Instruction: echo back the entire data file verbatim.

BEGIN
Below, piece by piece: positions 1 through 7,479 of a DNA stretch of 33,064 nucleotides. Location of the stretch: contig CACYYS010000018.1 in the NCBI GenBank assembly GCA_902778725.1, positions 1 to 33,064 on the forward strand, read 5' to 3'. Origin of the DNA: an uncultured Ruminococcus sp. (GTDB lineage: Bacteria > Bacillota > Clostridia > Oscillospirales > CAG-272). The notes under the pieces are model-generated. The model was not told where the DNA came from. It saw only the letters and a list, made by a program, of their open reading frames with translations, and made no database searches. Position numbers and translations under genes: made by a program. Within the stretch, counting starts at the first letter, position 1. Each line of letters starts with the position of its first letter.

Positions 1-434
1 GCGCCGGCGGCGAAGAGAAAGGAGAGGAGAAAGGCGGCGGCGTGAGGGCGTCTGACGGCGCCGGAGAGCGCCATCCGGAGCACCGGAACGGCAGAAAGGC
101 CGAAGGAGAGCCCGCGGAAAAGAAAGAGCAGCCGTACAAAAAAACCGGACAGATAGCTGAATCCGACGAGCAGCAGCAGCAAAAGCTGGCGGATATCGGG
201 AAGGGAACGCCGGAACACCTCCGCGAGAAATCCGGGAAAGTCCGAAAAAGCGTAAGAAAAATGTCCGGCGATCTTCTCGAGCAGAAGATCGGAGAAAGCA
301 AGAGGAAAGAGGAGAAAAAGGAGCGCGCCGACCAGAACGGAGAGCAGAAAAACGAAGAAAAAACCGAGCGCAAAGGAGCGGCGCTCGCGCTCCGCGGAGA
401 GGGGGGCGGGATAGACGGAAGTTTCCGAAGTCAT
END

Below, piece by piece: positions 1 through 7,479 of a DNA stretch of 33,064 nucleotides. Location of the stretch: contig CACYYS010000018.1 in the NCBI GenBank assembly GCA_902778725.1, positions 1 to 33,064 on the forward strand, read 5' to 3'. Origin of the DNA: an uncultured Ruminococcus sp. (GTDB lineage: Bacteria > Bacillota > Clostridia > Oscillospirales > CAG-272). The notes under the pieces are model-generated. The model was not told where the DNA came from. It saw only the letters and a list, made by a program, of their open reading frames with translations, and made no database searches. Position numbers and translations under genes: made by a program. Within the stretch, counting starts at the first letter, position 1. Each line of letters starts with the position of its first letter.

Positions 1-434
1 GCGCCGGCGGCGAAGAGAAAGGAGAGGAGAAAGGCGGCGGCGTGAGGGCGTCTGACGGCGCCGGAGAGCGCCATCCGGAGCACCGGAACGGCAGAAAGGC
101 CGAAGGAGAGCCCGCGGAAAAGAAAGAGCAGCCGTACAAAAAAACCGGACAGATAGCTGAATCCGACGAGCAGCAGCAGCAAAAGCTGGCGGATATCGGG
201 AAGGGAACGCCGGAACACCTCCGCGAGAAATCCGGGAAAGTCCGAAAAAGCGTAAGAAAAATGTCCGGCGATCTTCTCGAGCAGAAGATCGGAGAAAGCA
301 AGAGGAAAGAGGAGAAAAAGGAGCGCGCCGACCAGAACGGAGAGCAGAAAAACGAAGAAAAAACCGAGCGCAAAGGAGCGGCGCTCGCGCTCCGCGGAGA
401 GGGGGGCGGGATAGACGGAAGTTTCCGAAGTCAT